Folkuniversitetet consists of 22 member organizations, eight regional offices, and 70 local branches. Courses are held in 300 municipalities of the country, so wherever you go, you will find a place to learn Norwegian. One course lasts 1-1.5 months, with a total of 48 ​​hours. Classes are held 2-4 times a week.

Best cities to learn Norwegian


  • Oslo is the capital and largest city of Norway. It is the center of Norwegian trade and industry, as well as the main port of the country.
  • Oslo was founded in 1048 AD by Harald III the Ruthless. With his death in 1066, the Viking Age ended.
  • Oslo is home to 2654 of Norway's largest companies. Oslo is ranked fifth among European cities in terms of the number of companies.
  • The city center and most of Oslo's residential areas are located on the Norwegian mainland. However, there are about 40 small islands within the city. Many can be reached by ferry. Residents of Oslo often buy or rent houses there and spend their summers on the islands.
  • Oslo is surrounded by the vast untouched forest of Oslomarka. It is home to a wide variety of animals: lynxes, wolves, beavers, moose, and roe deer. On weekends, locals go hiking or skiing.

    AttractionsAkershus Fortress, Vigeland Sculpture Park, Viking Ship Museum, Munch Museum, Oslo Opera House, Holmenkollen ski jump
    Monthly expenses (excluding rent)1,119 USD


  • Bergen is the second largest city in Norway.
  • It is known as the city of seven mountains, however locals disagree over which seven mountains are meant because there are many more peaks nearby. In fact, such a nickname was given to Bergen by the playwright Ludwig Holberg, who was inspired by the "seven hills of Rome." The local tourism organization, however, has chosen these peaks for its annual seven-mountain hike — Lyderhorn, Damsgårdsfjellet, Løvstakken, Ulriken, Fløyen, Rundemanen, and Sandviksfjellet.
  • Bergensk, the Bergen dialect, is considered the most difficult Norwegian dialect. If you are learning Norwegian in Oslo and think you are fluent, come to Bergen. The city will prove that you have a lot to learn.
  • Bergen is one of the rainiest cities in Europe — rain falls 231 days a year. Interestingly, Bergen's sister city, Seattle, is the rainiest city in the United States.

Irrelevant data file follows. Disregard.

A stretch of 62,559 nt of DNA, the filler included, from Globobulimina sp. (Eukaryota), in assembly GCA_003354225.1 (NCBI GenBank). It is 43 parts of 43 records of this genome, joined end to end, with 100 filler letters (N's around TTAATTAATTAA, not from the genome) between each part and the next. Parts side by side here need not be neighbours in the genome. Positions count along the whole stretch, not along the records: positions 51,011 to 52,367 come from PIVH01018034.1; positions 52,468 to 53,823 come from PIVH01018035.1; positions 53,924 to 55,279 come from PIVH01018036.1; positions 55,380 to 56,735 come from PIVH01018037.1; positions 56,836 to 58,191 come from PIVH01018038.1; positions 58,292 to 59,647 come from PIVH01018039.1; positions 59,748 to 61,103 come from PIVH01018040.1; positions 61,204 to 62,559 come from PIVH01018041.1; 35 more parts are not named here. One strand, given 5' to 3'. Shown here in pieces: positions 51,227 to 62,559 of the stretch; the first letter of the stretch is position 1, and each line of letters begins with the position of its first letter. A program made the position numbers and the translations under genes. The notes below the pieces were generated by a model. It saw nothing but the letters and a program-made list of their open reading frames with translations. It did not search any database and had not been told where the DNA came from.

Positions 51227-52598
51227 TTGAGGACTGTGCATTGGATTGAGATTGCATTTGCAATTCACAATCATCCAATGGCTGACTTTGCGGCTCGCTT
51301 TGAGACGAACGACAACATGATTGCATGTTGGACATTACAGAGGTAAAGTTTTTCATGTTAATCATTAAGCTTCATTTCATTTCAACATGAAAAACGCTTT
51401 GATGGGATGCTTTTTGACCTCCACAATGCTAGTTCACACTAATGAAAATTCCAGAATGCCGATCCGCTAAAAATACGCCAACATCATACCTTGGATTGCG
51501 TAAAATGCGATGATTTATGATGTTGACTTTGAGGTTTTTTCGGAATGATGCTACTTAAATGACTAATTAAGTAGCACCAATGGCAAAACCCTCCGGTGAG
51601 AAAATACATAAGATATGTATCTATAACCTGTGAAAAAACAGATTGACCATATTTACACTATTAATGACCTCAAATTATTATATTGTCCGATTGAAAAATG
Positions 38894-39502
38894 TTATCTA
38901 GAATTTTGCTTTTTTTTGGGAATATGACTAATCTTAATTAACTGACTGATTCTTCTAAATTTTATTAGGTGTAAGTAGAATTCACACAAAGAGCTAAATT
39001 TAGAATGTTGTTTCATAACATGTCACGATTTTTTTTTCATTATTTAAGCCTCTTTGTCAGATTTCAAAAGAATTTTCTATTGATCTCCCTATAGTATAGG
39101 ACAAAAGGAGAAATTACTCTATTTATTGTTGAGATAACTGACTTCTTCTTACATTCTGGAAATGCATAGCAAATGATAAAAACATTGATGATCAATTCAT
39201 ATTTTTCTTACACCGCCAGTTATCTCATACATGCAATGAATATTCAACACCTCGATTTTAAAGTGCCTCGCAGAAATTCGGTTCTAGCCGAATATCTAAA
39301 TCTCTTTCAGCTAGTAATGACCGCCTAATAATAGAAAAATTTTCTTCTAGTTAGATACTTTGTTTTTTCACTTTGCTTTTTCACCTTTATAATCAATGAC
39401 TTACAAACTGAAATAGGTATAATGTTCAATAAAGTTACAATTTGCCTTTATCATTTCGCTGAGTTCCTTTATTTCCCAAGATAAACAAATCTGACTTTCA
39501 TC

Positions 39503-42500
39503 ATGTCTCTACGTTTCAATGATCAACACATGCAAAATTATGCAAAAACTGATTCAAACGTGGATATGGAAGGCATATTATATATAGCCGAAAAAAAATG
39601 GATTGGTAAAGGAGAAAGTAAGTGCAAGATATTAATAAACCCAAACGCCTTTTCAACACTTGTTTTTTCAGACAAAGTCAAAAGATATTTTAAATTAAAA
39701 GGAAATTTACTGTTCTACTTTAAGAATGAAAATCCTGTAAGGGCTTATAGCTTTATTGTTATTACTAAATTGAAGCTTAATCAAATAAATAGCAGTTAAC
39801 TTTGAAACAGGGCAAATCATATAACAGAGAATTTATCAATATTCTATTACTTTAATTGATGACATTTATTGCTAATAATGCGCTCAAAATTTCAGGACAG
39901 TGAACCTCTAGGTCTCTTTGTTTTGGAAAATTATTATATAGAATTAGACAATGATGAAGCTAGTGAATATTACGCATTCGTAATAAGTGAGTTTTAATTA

• Edvard Grieg, the famous Norwegian composer, was born here. In his writings, he was often inspired by Norwegian fairy tales about underground inhabitants — trolls, kobolds, and gnomes. One of his most popular works is called “In the Hall of the Mountain King”. Trollhaugen, the house-museum of the composer, is located in Bergen.
  • Bryggen, an area of ​​the city where picturesque shopping warehouses stand, is included in the UNESCO World Heritage List. In the 14th century, Bergen entered the Hanseatic League of trading cities of Northwestern Europe. The warehouses were filled with fish and grain. Now, they house souvenir shops, cafes, museums, guest rooms, and artist studios.
AttractionsBergen Embankment, Bergenhus Medieval Fortress, Trollhaugen, Bergen Technical Museum
Monthly expenses (excluding rent)1,080 USD


  • Trondheim was founded in 997 by Olaf Tryggvason, the Norwegian king. It was the capital of Norway until 1217.
  • Nidaros Cathedral is a national shrine and the traditional coronation site of Norwegian kings. However, the current King Harald V missed his accession to the throne in 1991.
  • Trondheim is home to the Norwegian University of Science and Technology — according to QS, it ranks third among Norwegian universities. It also ranks 113th in the world for the quality of its technical sciences.
  • The Sverresborg Trondelag Folk Museum is an open-air attraction located around the scenic ruins of King Sverre's Castle, Norway's oldest medieval castle. It was founded in 1909 by a group of enthusiasts from Trondheim who wanted to preserve the old and unique buildings.

    AttractionsNidaros Cathedral, Munkholmen, Ringve Museum, Bakklandet, Sverresborg Trondelag Folk Museum
    Monthly expenses (excluding rent)1,020 USD